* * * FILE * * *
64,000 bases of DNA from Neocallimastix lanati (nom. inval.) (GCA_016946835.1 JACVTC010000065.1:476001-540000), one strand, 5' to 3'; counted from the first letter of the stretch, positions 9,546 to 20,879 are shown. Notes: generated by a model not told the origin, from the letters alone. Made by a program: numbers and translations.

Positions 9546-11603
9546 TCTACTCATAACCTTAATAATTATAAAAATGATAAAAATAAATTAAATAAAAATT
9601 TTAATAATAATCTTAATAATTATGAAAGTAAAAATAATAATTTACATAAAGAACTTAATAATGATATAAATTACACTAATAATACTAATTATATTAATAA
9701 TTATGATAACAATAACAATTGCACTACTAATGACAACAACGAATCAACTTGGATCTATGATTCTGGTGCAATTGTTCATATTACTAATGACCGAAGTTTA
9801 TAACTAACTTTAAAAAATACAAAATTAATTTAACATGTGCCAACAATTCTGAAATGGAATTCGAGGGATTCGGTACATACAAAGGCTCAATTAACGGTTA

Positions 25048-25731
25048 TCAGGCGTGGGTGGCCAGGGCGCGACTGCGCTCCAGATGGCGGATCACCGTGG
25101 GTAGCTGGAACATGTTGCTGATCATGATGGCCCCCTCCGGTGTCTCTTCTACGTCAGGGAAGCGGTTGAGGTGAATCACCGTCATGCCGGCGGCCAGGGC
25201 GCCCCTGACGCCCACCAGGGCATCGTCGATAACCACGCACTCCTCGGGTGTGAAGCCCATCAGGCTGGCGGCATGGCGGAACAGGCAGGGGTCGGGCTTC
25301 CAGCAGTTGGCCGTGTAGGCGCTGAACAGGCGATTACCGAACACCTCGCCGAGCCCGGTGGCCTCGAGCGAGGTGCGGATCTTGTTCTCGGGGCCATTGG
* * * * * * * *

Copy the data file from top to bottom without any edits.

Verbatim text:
64,000 bases of DNA from Neocallimastix lanati (nom. inval.) (GCA_016946835.1 JACVTC010000065.1:476001-540000), one strand, 5' to 3'; counted from the first letter of the stretch, positions 9,546 to 20,879 are shown. Notes: generated by a model not told the origin, from the letters alone. Made by a program: numbers and translations.

Positions 9546-11603
9546 TCTACTCATAACCTTAATAATTATAAAAATGATAAAAATAAATTAAATAAAAATT
9601 TTAATAATAATCTTAATAATTATGAAAGTAAAAATAATAATTTACATAAAGAACTTAATAATGATATAAATTACACTAATAATACTAATTATATTAATAA
9701 TTATGATAACAATAACAATTGCACTACTAATGACAACAACGAATCAACTTGGATCTATGATTCTGGTGCAATTGTTCATATTACTAATGACCGAAGTTTA
9801 TAACTAACTTTAAAAAATACAAAATTAATTTAACATGTGCCAACAATTCTGAAATGGAATTCGAGGGATTCGGTACATACAAAGGCTCAATTAACGGTTA

Positions 25048-25731
25048 TCAGGCGTGGGTGGCCAGGGCGCGACTGCGCTCCAGATGGCGGATCACCGTGG
25101 GTAGCTGGAACATGTTGCTGATCATGATGGCCCCCTCCGGTGTCTCTTCTACGTCAGGGAAGCGGTTGAGGTGAATCACCGTCATGCCGGCGGCCAGGGC
25201 GCCCCTGACGCCCACCAGGGCATCGTCGATAACCACGCACTCCTCGGGTGTGAAGCCCATCAGGCTGGCGGCATGGCGGAACAGGCAGGGGTCGGGCTTC
25301 CAGCAGTTGGCCGTGTAGGCGCTGAACAGGCGATTACCGAACACCTCGCCGAGCCCGGTGGCCTCGAGCGAGGTGCGGATCTTGTTCTCGGGGCCATTGG